Zoos for research!

State of zoos is indicative of negligence, corruption deeply rooted in institutions overlooking wildlife protection

March 10, 2021

In his recent visit to the Karachi Zoo, Sindh’s Forest Minister Nasir Hussain Shah offered his assistance for establishing a larger safari park, spread over thousands of acres of land, primarily for research. This is rather frightening considering that more animals will continue to suffer under the mismanagement of authorities who are all hat and no cattle.

The sordid state of zoos not only in Sindh but all across Pakistan is indicative of the fact that negligence and corruption are deeply rooted in institutions overlooking wildlife protection. Furthermore, the tragic instances of animals “mysteriously” dropping dead or developing severe physical and psychological disorders are a clear reflection of the deplorable conditions that animals are forced to live in — cramped up in small shabby cages, without adequate food or water. What is all the more shocking is that 52 private zoos are allowed to function in the province under Section-10 of the Sindh Wildlife Protection Ordinance, 1972, which permits for the setting up of a private zoo on payment of a prescribed fee to the Sindh Wildlife Department. Does the department have enough provisions to access and regulate these zoos considering the conditions of their own?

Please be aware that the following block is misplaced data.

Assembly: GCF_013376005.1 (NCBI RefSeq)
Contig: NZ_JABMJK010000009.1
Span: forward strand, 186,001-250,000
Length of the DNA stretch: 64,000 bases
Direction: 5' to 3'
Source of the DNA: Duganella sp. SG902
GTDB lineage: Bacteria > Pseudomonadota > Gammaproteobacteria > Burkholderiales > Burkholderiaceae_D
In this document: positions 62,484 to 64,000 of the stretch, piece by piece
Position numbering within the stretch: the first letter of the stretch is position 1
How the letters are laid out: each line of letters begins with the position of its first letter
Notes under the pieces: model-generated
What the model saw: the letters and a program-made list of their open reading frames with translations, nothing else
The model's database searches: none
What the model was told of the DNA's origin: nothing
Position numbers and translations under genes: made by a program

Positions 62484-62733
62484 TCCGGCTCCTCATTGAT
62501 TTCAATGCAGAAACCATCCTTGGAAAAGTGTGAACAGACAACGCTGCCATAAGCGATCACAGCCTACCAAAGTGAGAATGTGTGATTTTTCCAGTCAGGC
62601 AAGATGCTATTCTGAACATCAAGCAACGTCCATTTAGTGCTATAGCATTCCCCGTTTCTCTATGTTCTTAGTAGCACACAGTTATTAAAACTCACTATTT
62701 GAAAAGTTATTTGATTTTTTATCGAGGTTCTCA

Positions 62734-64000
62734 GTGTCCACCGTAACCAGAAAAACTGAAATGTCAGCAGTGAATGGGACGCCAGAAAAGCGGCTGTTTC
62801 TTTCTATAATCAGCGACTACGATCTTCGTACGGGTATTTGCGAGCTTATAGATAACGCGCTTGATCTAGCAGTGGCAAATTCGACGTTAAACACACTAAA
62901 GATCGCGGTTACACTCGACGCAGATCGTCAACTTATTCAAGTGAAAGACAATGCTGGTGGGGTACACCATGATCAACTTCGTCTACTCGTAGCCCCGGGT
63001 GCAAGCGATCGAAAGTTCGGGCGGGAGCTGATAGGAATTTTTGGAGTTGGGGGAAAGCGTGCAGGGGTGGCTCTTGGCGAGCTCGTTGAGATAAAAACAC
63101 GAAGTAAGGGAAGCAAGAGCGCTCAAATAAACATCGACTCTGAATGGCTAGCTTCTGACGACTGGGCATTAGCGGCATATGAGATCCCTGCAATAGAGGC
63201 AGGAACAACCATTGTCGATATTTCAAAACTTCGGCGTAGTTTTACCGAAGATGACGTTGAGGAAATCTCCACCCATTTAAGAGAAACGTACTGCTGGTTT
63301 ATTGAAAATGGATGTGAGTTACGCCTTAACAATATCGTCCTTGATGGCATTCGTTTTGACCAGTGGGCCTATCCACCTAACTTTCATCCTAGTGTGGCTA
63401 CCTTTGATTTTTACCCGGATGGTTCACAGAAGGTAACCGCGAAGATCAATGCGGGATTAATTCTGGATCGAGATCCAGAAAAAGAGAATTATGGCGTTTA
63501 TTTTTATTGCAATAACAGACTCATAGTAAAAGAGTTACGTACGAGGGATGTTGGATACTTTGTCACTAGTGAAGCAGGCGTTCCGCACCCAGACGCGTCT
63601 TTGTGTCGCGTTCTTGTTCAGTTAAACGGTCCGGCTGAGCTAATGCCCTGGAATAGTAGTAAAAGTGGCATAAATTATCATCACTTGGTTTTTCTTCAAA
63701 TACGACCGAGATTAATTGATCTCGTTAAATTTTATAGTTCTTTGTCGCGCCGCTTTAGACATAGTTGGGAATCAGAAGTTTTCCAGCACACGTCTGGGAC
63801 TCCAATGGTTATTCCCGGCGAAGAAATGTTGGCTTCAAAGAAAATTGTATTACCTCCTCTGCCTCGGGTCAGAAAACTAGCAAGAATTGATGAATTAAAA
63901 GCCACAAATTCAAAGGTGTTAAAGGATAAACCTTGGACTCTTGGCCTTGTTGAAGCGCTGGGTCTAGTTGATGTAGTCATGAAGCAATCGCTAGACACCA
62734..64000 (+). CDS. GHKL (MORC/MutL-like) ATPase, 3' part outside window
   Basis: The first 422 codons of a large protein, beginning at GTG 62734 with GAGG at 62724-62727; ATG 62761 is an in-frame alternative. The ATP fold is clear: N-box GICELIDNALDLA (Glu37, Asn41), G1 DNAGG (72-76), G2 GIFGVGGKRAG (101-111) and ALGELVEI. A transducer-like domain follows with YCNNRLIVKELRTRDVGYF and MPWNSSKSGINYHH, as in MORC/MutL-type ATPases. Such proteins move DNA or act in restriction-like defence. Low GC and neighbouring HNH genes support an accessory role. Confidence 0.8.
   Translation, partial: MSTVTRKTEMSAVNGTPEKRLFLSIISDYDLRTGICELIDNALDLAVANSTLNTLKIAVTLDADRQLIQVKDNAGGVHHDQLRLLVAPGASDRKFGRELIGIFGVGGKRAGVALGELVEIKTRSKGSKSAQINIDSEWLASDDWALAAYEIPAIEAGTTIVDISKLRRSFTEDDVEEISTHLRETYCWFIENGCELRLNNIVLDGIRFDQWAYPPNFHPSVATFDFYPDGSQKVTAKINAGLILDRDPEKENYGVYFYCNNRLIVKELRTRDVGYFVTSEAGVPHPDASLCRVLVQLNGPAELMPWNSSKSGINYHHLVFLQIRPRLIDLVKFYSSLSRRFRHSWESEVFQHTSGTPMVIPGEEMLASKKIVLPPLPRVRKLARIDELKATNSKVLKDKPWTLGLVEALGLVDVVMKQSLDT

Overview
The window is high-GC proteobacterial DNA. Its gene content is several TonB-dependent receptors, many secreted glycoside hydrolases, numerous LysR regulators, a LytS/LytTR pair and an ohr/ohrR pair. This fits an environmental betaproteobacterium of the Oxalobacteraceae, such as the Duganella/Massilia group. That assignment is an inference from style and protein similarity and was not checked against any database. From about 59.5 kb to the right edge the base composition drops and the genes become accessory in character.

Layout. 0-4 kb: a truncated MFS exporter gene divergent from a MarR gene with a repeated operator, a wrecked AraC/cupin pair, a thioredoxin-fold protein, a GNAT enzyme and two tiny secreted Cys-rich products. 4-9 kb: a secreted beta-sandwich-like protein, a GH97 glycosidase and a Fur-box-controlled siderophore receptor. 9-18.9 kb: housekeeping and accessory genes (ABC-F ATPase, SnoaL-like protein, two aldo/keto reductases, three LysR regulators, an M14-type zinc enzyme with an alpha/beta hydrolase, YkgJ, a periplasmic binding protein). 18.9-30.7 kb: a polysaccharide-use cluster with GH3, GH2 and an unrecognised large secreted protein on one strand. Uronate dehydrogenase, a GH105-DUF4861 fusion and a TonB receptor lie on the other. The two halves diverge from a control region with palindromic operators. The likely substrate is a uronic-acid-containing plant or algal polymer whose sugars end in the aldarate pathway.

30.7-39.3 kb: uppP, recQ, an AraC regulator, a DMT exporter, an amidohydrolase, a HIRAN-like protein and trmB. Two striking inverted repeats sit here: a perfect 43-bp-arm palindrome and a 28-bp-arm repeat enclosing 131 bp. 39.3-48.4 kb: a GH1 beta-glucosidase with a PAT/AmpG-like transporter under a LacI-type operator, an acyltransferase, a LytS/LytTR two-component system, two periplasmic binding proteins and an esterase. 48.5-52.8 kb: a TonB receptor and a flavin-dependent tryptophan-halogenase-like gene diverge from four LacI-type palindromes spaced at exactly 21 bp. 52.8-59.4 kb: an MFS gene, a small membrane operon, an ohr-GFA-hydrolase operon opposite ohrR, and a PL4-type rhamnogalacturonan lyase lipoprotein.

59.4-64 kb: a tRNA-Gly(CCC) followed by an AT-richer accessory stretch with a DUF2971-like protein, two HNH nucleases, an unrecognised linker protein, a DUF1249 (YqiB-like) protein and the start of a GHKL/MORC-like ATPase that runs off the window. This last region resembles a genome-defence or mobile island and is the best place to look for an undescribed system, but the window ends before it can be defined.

Many now claim that there is a serious need to upgrade zoos in order to meet international standards. However, considering their dwindling conditions over the past decade, it is highly likely that upgrades will be sustainable in the long run. Even though the respected minister highlighted the importance of wildlife research and scientific study in his visit, such initiatives cannot come at the cost of animal life. Until the provincial government is ready to make a serious long-term commitment, it is imperative that zoos across the province are shut down in order to relieve animals from their suffering. If a safari park is to be made, it should be built in a natural environment without cages, instead of an urban mega-city, so that these animals can peacefully and humanely co-exist in their natural habitat. The matter has been overlooked far too often now.

Published in The Express Tribune, March 10th, 2021.

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